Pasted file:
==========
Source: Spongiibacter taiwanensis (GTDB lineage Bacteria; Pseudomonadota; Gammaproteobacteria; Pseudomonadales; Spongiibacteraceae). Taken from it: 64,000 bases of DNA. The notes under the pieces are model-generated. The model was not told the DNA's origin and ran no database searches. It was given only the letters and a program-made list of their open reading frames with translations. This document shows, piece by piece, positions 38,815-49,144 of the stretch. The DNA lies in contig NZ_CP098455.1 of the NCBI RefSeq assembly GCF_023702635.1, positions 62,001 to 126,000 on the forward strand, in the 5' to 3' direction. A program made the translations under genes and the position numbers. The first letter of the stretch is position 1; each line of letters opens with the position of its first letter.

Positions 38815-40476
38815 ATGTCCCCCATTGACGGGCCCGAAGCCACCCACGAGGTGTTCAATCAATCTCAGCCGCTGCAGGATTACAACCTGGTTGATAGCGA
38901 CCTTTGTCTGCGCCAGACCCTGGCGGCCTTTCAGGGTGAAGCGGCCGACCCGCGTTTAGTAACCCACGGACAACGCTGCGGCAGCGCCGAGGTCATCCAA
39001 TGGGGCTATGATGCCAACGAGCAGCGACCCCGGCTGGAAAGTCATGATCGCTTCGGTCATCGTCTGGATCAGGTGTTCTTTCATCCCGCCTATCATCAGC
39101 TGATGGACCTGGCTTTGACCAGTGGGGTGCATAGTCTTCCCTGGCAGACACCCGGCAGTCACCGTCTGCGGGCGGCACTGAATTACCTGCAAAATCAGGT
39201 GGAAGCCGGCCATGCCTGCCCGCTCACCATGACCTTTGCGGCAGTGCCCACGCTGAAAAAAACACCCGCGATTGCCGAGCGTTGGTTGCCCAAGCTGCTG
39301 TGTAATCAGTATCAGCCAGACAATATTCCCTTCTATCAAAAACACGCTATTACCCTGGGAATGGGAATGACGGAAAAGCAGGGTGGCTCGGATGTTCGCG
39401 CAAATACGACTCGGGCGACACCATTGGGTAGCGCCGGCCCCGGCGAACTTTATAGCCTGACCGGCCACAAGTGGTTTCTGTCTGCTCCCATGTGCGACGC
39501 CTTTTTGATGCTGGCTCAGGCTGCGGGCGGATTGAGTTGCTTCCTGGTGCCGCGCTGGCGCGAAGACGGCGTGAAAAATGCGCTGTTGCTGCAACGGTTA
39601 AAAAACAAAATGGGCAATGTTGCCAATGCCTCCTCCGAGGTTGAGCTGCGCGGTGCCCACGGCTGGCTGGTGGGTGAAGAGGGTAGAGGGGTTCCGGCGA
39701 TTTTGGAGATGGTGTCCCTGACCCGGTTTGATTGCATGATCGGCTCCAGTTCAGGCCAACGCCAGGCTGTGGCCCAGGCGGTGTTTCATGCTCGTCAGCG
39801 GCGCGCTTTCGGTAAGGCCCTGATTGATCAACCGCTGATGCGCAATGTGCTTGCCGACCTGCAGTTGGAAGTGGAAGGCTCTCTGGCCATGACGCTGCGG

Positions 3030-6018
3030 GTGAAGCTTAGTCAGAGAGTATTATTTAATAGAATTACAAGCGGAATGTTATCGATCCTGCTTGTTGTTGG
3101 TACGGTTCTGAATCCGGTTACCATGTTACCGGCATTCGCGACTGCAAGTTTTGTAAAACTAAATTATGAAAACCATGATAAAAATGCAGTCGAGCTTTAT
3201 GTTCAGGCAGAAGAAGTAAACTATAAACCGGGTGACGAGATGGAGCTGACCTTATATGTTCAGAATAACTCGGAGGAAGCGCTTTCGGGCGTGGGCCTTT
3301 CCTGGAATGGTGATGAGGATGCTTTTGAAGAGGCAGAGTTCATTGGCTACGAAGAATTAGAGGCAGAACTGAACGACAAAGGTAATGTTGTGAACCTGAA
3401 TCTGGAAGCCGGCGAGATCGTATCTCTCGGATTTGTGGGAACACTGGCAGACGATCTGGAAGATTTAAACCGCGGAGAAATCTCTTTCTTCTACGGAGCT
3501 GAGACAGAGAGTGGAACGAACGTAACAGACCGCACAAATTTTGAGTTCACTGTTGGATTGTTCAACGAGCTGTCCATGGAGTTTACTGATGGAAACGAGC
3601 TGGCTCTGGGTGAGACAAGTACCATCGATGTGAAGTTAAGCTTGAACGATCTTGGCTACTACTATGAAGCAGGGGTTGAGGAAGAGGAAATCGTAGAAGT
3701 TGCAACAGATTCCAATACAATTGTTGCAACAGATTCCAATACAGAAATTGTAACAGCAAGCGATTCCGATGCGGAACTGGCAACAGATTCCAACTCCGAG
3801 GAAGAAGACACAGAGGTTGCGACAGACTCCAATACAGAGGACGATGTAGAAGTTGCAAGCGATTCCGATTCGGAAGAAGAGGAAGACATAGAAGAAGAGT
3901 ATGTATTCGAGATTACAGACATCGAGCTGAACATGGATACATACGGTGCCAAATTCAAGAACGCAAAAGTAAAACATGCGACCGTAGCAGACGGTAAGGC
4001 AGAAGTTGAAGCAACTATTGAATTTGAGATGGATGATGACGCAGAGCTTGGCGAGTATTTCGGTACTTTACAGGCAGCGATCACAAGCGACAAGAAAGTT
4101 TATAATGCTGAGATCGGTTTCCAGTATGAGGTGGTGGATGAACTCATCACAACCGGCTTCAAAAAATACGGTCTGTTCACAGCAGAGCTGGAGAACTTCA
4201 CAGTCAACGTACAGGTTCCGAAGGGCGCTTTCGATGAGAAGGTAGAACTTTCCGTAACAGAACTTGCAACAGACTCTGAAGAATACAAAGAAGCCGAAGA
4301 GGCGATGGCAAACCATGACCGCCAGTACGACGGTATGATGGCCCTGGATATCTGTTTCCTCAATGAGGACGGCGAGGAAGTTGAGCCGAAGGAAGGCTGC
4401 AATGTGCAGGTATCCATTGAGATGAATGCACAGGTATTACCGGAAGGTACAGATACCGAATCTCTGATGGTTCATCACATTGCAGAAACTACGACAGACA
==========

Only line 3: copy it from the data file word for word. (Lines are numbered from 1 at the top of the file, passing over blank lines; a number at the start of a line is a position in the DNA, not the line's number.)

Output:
38815 ATGTCCCCCATTGACGGGCCCGAAGCCACCCACGAGGTGTTCAATCAATCTCAGCCGCTGCAGGATTACAACCTGGTTGATAGCGA